Review Roundup: MR. BURNS at The Almeida

Review Roundup: MR. BURNS at The Almeida

The Almeida's production of Anne Washburn's MR. BURNS opened to mixed reviews. Let's see what the critics had to say:

Michael Coveney of In the second act, which is a total theatrical blast, the group have formed themselves, seven years later, into one of several television programme and advertising companies, starting again with basic narrative adverts and a recreation, in crude theatrical terms, of The Simpsons. They are fighting off rivals, and each other, with basic technology and a squabble over the national drought of good new lines, a shrinking market.

Michael Billington of the Guardian: It is certainly a strange show. The first part is played in penumbral darkness: the last part, with a score by Orlando Gough and Michael Henry, lapses into a semi-ironic optimism. But I was never bored and Robert Icke's production does justice to the material: it is especially good in the second act where people cling to memories of everything from chablis to Diet Coke to establish a connection to a pre-apocalypse world.

Dominic Cavendish of the Telegraph: This first act smartly generates a precarious sense of faux-normalcy that's constantly interrupted with sinister sounds in the nocturnal woods that lie around the huddled civilians. The intrusion of an outsider called Gibson - who bears bleak tidings after a lonely cross-country odyssey - neatly turns the mood from fragile levity to woebegone darkness as if at the flick of a switch. Sadly, though, the rest of the evening doesn't live up to its promising start or premise.

Kate Bassett of the Times: If you don't watch The Simpsons, you may be lost... Intended to be comical but also edgy and culturally anxious, it's set in the not-too-distant-future after an apocalyptic disaster has struck the US... The problem is the post-modern games that Washburn is playing - all the meta-theatrics and story-retelling - aren't remotely engaging. If you're not a Simpsons' fan you may well be both bemused and bored. That said, director Robert Icke's cast shine out, giving fine and game performances... The opening scene, around the brazier, has quiet menace and some charming humour, with Mitchell and der Gregorian capturing the conversational hesitations of people striving to remember facts with wonderful naturalism... But if Washburn's script is ever revived, come the apocalypse, it won't shed light on anything.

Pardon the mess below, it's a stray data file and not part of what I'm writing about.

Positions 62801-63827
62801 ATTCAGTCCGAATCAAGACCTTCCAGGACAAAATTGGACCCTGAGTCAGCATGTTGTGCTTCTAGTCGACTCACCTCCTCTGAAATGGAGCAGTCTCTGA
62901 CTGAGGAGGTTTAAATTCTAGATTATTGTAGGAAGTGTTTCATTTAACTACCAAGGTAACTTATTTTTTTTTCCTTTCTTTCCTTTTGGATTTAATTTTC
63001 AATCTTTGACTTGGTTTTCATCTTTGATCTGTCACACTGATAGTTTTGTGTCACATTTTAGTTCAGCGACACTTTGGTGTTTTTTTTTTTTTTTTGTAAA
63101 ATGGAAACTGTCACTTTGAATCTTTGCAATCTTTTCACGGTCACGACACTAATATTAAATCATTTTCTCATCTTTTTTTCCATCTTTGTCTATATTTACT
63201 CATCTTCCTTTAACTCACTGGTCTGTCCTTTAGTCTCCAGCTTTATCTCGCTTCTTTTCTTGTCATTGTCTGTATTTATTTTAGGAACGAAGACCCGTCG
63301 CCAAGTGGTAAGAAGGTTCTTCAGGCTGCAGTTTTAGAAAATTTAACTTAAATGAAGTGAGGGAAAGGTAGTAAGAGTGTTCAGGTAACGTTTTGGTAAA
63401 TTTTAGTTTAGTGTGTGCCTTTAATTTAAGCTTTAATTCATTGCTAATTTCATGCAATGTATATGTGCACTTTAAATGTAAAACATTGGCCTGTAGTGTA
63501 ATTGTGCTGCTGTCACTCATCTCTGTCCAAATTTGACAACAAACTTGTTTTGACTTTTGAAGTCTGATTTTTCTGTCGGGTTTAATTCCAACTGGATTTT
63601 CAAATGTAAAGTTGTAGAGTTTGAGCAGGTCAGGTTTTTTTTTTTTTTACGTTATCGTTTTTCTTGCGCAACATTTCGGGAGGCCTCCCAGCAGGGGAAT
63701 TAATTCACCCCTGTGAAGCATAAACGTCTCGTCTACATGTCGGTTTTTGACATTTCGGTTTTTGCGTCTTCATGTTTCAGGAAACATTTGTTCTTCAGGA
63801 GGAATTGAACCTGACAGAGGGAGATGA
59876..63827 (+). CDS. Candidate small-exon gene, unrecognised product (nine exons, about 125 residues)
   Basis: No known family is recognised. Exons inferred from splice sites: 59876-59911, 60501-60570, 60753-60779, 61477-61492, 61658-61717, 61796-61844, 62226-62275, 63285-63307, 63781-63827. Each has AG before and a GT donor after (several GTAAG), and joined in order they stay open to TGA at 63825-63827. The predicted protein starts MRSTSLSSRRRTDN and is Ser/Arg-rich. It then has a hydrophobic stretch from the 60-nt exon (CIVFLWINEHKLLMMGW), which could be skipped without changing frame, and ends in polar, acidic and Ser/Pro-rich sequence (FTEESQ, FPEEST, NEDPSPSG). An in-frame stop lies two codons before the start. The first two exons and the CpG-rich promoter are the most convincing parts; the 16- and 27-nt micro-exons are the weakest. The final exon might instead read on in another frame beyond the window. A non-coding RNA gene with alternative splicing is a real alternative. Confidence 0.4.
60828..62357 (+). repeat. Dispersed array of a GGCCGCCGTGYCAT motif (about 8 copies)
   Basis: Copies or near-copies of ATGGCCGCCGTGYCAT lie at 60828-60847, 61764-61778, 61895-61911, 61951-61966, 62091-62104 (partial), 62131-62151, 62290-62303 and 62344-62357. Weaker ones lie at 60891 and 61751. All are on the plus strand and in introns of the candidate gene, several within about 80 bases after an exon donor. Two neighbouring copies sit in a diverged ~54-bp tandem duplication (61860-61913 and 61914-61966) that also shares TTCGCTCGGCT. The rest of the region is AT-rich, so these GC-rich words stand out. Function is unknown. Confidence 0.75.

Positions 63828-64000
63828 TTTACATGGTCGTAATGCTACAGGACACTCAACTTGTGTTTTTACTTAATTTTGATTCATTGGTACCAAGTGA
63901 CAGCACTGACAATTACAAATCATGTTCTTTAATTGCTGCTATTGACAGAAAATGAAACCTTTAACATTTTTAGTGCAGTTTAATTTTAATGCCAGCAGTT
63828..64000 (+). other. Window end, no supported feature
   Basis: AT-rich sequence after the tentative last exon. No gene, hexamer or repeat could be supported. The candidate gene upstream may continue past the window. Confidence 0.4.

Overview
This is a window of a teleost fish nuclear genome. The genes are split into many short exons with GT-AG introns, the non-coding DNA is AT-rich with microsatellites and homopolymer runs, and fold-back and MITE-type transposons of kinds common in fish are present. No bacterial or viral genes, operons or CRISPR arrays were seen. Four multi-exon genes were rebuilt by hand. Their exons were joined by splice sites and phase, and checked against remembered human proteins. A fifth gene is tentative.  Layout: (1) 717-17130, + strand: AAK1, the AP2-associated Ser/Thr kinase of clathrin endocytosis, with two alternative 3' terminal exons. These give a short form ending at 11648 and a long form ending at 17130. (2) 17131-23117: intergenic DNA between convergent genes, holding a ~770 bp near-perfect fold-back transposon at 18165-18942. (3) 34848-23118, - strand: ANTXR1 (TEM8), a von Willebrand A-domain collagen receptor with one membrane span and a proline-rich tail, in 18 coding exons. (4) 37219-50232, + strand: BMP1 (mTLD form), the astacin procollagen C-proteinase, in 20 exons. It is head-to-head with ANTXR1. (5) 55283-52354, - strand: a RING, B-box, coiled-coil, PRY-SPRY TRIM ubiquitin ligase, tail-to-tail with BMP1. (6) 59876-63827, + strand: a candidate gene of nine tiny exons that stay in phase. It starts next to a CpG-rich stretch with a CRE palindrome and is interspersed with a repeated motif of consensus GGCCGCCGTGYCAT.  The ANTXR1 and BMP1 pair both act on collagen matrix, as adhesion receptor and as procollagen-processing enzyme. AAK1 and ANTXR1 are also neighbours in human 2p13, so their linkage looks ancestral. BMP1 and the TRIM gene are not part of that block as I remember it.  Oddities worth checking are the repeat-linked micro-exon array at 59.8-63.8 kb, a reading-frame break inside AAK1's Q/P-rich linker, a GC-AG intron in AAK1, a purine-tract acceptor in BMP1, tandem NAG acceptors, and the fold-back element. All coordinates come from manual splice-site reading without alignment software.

Mark Shenton of The Stage: "It's that fine line between tantalization and torture," says one character of the piece they are creating in the middle act. I couldn't put it better myself. Anne Washburn's play, with its constant references to pop culture, depends on an audience primed and prepped for provocation and preferably an intimate working knowledge of the famous 1993 episode, Cape Feare, of The Simpsons it recreates, in which Sideshow Bob tries to kill Bart Simpson.

Andrzej Lukowski of Time Out: It's an odd but compelling set-up: the 40-minute act could almost be a stoner comedy, as this band of misfits - all of them subdued and nervous apart from Adrian der Gregorian's Matt, who is loud and nervous - stumble and bicker over the exact details of the plot, while various asides and divergences fill us in on the horrors that have taken place away from this cosy fire.

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